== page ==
When to Use Environment Variables
Most Swift apps do not need environment variables. A common reason to use environment variables is for apps that call a website’s REST APIs. To gain access to someone’s account on the website, your Swift app uses a client ID and client secret from the website. Storing the client ID and client secret in environment variables is safer than storing them as strings in your code.
Suppose you are developing a git client app. Your app wants to push commits to GitHub. To push commits to GitHub you must create an OAuth app for your app in GitHub. The GitHub OAuth app contains a client ID and a client secret that your Swift app uses to authenticate the user so your Swift app can access the person’s GitHub account. GitHub recommends using environment variables to store the client ID and client secret.
Add the Environment Variables from Xcode’s Scheme Editor
The first step to using environment variables is to add them to your Xcode project. Use Xcode’s scheme editor to add environment variables to your app. Use the jump bar next to the Run and Stop buttons in the project window toolbar to open the scheme editor.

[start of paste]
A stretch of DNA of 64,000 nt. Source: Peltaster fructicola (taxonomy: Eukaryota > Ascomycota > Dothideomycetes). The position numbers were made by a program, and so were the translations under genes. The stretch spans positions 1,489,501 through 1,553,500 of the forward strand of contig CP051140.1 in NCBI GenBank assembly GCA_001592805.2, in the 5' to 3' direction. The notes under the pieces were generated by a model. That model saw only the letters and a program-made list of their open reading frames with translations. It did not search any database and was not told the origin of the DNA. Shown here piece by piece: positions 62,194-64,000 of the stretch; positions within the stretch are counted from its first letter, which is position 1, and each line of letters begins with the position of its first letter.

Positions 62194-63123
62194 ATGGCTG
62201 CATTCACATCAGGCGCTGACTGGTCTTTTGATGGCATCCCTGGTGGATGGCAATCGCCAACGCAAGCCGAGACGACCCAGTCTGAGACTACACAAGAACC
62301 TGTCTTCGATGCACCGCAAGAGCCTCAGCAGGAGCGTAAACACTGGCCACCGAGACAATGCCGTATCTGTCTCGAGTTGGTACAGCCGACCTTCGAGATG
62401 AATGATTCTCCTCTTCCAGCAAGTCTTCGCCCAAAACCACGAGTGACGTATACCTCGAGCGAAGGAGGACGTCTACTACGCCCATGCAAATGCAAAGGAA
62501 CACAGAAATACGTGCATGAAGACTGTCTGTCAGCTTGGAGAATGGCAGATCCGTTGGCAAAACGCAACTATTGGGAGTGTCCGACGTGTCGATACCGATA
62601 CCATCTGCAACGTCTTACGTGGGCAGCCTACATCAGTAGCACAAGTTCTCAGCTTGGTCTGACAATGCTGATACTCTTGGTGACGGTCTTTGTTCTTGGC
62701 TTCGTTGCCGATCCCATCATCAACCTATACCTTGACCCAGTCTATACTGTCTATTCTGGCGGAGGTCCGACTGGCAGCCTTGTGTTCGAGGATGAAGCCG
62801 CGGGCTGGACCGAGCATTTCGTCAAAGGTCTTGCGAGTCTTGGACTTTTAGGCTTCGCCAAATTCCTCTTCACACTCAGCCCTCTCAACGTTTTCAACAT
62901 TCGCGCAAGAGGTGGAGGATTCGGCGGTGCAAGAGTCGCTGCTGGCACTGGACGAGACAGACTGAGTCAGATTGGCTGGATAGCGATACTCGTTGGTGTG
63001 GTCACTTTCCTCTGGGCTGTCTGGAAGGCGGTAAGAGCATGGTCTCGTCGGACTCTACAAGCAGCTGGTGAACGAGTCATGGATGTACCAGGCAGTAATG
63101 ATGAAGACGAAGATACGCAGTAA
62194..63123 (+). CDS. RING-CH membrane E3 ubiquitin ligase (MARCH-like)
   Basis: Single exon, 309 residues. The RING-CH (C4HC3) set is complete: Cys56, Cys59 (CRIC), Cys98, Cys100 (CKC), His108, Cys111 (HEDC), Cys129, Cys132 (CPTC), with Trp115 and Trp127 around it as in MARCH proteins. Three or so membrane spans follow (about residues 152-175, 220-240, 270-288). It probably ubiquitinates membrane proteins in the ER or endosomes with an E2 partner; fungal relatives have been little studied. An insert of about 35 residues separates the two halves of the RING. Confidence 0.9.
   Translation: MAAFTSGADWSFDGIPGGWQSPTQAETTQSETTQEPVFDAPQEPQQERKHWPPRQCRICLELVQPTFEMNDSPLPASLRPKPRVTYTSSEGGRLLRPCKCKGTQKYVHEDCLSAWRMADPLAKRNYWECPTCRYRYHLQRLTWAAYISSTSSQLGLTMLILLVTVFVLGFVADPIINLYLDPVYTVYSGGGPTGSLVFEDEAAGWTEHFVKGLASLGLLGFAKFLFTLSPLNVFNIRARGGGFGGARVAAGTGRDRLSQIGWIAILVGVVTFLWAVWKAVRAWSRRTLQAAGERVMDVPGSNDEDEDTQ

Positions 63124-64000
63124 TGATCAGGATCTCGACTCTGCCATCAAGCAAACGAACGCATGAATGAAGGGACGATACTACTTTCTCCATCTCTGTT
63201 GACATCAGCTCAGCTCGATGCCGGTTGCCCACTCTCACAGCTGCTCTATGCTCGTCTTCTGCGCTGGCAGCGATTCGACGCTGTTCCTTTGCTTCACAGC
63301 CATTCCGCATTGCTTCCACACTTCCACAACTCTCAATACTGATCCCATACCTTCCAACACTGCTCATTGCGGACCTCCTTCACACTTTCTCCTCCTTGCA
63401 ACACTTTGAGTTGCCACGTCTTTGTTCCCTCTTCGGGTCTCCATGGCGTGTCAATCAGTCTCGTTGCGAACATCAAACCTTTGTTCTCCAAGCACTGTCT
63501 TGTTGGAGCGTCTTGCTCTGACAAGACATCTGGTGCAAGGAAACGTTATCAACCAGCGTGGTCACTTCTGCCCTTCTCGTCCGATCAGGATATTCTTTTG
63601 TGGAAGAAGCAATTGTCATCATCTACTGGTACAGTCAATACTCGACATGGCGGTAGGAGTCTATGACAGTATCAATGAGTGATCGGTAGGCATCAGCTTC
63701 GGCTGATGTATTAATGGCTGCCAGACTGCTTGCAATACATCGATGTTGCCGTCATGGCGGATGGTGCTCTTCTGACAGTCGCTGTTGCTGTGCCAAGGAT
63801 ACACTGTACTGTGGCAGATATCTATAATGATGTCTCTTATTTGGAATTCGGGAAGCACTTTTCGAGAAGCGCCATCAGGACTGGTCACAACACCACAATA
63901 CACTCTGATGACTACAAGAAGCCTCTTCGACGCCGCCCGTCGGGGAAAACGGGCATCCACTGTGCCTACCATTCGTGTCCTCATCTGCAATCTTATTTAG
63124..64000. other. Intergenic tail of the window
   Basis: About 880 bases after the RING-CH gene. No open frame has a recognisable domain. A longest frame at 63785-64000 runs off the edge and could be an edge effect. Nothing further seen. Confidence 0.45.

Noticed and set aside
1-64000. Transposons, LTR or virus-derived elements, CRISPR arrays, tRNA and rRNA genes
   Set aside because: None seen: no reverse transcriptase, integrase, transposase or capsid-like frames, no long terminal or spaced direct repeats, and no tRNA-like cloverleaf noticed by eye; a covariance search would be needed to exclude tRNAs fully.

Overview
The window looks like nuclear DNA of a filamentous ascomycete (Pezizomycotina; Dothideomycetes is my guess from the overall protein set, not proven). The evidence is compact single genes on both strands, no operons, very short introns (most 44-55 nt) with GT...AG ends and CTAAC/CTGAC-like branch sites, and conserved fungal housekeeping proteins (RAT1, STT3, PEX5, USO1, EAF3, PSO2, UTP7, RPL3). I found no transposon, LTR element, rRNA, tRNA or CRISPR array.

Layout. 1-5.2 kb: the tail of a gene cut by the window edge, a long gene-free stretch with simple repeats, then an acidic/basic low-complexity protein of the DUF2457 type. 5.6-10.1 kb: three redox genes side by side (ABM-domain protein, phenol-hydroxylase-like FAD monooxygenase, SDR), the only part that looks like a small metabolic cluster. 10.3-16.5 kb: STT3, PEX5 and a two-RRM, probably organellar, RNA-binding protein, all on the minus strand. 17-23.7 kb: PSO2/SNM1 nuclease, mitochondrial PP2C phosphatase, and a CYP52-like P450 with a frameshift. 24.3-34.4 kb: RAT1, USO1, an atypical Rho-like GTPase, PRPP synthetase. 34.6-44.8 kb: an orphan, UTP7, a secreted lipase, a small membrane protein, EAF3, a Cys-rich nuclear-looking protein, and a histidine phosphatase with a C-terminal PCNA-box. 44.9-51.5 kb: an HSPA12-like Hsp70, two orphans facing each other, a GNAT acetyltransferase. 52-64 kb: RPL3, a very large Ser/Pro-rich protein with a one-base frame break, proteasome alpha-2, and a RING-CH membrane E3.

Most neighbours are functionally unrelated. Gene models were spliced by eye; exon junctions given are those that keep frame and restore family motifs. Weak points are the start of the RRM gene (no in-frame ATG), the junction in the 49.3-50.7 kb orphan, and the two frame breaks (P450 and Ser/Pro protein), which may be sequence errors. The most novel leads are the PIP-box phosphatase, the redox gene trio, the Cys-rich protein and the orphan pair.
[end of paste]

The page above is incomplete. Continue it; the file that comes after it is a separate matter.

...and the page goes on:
Select the Run step on the left side of the scheme editor. Click the Arguments button at the top of the scheme editor to access the environment variables. Use the Add (+) button to add the environment variables.
Accessing Environment Variables in Your Swift Code
After adding environment variables, you can access them in your code. Use the
ProcessInfo class to access environment variables. The class has a
processInfo property that contains a dictionary of values. The name of the environment variable is a key in the dictionary. Use that key to get the environment variable’s value. The following code demonstrates how to access a variable containing a GitHub OAuth app’s client ID:
if let clientID = ProcessInfo.processInfo.